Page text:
In light of anxiety surrounding the future of international human rights, and international criminal justice more specifically, this paper examines the flip-side of this unease: the puzzling phenomenon of governments’ proactive engagement with the anti-impunity norm during internal conflict. This is evident when governments launch anti-impunity measures despite the inevitable risks of pursuing criminal accountability for grave crimes, including by self-referring to the International Criminal Court and launching domestic investigations and prosecutions. This paper draws upon qualitative case study methods, including approximately 80 semi-structured elite interviews with key political, diplomatic, and judicial players in two understudied cases: Cote d’Ivoire and Mali. It contributes to scholarly study of norm implementation by bringing power and elite interests more fully into the picture. This paper asks: how do elite national actors use, or deploy, the anti-impunity norm to shape political dynamics in the context of armed conflict, particularly in times when the government’s legitimacy is in jeopardy? The concept of ‘norm exploitation,’ as coined here, offers a novel way to analyse why and how state actors engage with norms. This paper shows how the anti-impunity norm can serve as a bargaining resource for various elite actors during processes of conflict resolution to further the government’s short-term political objectives in its legitimation strategy, by exploiting the norm’s inherent enforcement features and functions. This ‘norm-as-resource’ approach explains how selective compliance with the anti-impunity norm helped generate ‘negative’ peace, but not through the constraining powers of law. Overall, drawing on novel empirical material from key cases that have barely been studied in this field, this paper furthers scholarly understanding of norms and the peace vs. justice debate.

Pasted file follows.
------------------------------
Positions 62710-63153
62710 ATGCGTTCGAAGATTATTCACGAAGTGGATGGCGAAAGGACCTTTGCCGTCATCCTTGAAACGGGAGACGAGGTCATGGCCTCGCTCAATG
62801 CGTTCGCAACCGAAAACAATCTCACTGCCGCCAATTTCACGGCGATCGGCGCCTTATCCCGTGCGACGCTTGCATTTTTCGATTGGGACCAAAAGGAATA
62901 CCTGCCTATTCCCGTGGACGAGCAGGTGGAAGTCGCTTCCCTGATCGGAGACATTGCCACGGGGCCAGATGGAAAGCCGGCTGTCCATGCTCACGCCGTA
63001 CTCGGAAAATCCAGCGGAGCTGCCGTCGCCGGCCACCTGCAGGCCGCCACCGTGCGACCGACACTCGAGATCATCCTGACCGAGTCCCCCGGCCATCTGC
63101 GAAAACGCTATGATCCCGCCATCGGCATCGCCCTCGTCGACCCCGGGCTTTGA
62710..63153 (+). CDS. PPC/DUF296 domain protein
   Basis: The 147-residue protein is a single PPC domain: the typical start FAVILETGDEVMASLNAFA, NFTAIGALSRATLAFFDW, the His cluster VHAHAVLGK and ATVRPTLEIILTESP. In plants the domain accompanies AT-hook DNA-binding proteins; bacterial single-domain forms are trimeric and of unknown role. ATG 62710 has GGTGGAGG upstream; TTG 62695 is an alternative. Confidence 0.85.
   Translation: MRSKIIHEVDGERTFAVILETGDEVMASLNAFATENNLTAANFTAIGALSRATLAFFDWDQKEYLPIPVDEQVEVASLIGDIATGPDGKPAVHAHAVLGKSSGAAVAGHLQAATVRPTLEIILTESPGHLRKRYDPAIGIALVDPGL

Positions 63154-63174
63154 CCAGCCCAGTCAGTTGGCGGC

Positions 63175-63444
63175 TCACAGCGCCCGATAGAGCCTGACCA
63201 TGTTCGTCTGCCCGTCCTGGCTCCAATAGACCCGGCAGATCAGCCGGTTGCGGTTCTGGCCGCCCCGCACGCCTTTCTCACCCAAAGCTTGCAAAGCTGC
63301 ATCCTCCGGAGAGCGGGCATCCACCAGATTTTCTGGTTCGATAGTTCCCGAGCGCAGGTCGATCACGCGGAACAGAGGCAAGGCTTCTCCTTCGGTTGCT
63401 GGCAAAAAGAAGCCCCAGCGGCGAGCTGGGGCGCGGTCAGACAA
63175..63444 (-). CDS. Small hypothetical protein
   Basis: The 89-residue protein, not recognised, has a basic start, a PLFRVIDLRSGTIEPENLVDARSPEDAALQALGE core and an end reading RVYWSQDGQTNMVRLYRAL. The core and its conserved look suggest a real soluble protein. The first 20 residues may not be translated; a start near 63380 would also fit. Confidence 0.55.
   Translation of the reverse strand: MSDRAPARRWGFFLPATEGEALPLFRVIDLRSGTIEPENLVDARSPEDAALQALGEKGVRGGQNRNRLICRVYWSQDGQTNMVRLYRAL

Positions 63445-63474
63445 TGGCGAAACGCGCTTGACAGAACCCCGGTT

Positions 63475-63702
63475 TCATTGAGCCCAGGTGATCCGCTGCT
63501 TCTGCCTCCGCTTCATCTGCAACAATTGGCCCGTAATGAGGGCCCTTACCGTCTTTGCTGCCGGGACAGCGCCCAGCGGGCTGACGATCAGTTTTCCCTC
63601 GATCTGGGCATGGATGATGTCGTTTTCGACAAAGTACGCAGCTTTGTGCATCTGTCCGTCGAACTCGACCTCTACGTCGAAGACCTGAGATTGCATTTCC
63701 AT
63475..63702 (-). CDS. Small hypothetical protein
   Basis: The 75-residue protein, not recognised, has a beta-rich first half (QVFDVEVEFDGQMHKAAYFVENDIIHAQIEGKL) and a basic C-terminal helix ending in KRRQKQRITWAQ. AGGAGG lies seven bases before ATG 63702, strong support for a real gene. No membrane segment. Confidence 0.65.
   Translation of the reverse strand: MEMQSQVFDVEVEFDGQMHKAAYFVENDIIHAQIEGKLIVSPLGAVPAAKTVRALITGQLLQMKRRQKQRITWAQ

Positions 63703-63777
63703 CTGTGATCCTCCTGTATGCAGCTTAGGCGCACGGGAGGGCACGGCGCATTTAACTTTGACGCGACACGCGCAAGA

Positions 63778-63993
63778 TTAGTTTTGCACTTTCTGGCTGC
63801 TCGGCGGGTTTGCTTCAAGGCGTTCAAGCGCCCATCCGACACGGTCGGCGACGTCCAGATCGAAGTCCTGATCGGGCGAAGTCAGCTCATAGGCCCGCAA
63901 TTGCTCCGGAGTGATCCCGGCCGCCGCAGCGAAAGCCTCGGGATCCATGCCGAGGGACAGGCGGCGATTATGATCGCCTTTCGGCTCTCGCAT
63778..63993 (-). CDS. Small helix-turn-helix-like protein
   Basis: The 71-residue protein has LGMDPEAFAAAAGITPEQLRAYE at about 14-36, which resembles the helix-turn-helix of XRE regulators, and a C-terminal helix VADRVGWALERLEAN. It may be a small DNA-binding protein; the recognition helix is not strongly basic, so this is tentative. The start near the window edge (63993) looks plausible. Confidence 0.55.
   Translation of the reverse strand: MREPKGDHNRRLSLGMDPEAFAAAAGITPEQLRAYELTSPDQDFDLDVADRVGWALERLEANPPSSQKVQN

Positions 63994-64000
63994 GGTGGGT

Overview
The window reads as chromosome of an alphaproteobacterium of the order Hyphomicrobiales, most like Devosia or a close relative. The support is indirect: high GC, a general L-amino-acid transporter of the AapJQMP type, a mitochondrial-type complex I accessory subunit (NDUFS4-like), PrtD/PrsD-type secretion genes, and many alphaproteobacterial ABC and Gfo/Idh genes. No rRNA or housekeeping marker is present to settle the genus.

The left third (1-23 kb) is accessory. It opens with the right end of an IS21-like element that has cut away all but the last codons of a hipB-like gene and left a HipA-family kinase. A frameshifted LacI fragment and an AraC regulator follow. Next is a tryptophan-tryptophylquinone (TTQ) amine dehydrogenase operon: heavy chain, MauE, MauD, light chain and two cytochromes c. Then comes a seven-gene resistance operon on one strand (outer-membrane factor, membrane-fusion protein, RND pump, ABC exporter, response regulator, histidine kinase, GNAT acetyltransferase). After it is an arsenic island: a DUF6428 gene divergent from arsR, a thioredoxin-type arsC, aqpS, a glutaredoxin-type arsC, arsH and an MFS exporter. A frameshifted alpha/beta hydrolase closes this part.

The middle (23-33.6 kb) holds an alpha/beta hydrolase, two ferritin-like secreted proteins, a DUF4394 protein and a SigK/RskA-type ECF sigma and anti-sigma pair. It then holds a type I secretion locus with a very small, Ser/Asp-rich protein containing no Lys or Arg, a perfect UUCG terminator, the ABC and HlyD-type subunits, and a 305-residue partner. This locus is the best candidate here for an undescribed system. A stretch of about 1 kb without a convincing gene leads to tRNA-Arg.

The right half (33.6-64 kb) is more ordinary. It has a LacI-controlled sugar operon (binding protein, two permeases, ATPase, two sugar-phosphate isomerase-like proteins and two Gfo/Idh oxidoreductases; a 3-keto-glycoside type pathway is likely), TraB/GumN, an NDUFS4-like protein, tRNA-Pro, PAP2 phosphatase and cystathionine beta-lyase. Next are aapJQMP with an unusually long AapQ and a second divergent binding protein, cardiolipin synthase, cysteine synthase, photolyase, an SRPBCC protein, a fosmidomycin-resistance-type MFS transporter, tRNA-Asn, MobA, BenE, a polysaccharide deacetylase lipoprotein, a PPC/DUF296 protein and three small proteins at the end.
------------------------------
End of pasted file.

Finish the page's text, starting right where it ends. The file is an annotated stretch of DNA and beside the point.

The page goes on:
Ms. Sophie Rosenberg